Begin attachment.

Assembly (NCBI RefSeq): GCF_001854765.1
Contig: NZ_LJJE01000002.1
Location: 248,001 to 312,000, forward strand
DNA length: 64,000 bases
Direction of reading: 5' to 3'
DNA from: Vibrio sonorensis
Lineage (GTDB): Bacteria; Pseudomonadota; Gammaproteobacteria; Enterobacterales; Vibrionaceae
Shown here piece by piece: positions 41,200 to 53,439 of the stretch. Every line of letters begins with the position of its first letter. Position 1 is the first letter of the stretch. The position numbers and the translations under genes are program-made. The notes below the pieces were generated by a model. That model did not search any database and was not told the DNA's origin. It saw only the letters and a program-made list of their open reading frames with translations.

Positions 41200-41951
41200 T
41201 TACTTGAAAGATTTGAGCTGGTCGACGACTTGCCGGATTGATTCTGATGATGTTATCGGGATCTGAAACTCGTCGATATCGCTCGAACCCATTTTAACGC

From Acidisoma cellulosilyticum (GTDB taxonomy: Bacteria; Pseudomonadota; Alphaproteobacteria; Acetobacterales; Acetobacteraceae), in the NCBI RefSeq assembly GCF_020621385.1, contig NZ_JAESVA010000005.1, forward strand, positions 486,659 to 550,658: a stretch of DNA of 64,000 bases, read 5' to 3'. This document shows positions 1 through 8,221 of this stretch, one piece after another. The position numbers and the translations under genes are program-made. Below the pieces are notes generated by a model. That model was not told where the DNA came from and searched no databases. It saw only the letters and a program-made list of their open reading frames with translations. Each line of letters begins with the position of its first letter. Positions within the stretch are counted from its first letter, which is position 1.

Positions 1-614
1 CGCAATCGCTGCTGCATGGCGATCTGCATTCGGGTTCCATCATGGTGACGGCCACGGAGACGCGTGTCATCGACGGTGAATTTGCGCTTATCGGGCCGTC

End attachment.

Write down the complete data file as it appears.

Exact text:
Assembly (NCBI RefSeq): GCF_001854765.1
Contig: NZ_LJJE01000002.1
Location: 248,001 to 312,000, forward strand
DNA length: 64,000 bases
Direction of reading: 5' to 3'
DNA from: Vibrio sonorensis
Lineage (GTDB): Bacteria; Pseudomonadota; Gammaproteobacteria; Enterobacterales; Vibrionaceae
Shown here piece by piece: positions 41,200 to 53,439 of the stretch. Every line of letters begins with the position of its first letter. Position 1 is the first letter of the stretch. The position numbers and the translations under genes are program-made. The notes below the pieces were generated by a model. That model did not search any database and was not told the DNA's origin. It saw only the letters and a program-made list of their open reading frames with translations.

Positions 41200-41951
41200 T
41201 TACTTGAAAGATTTGAGCTGGTCGACGACTTGCCGGATTGATTCTGATGATGTTATCGGGATCTGAAACTCGTCGATATCGCTCGAACCCATTTTAACGC

From Acidisoma cellulosilyticum (GTDB taxonomy: Bacteria; Pseudomonadota; Alphaproteobacteria; Acetobacterales; Acetobacteraceae), in the NCBI RefSeq assembly GCF_020621385.1, contig NZ_JAESVA010000005.1, forward strand, positions 486,659 to 550,658: a stretch of DNA of 64,000 bases, read 5' to 3'. This document shows positions 1 through 8,221 of this stretch, one piece after another. The position numbers and the translations under genes are program-made. Below the pieces are notes generated by a model. That model was not told where the DNA came from and searched no databases. It saw only the letters and a program-made list of their open reading frames with translations. Each line of letters begins with the position of its first letter. Positions within the stretch are counted from its first letter, which is position 1.

Positions 1-614
1 CGCAATCGCTGCTGCATGGCGATCTGCATTCGGGTTCCATCATGGTGACGGCCACGGAGACGCGTGTCATCGACGGTGAATTTGCGCTTATCGGGCCGTC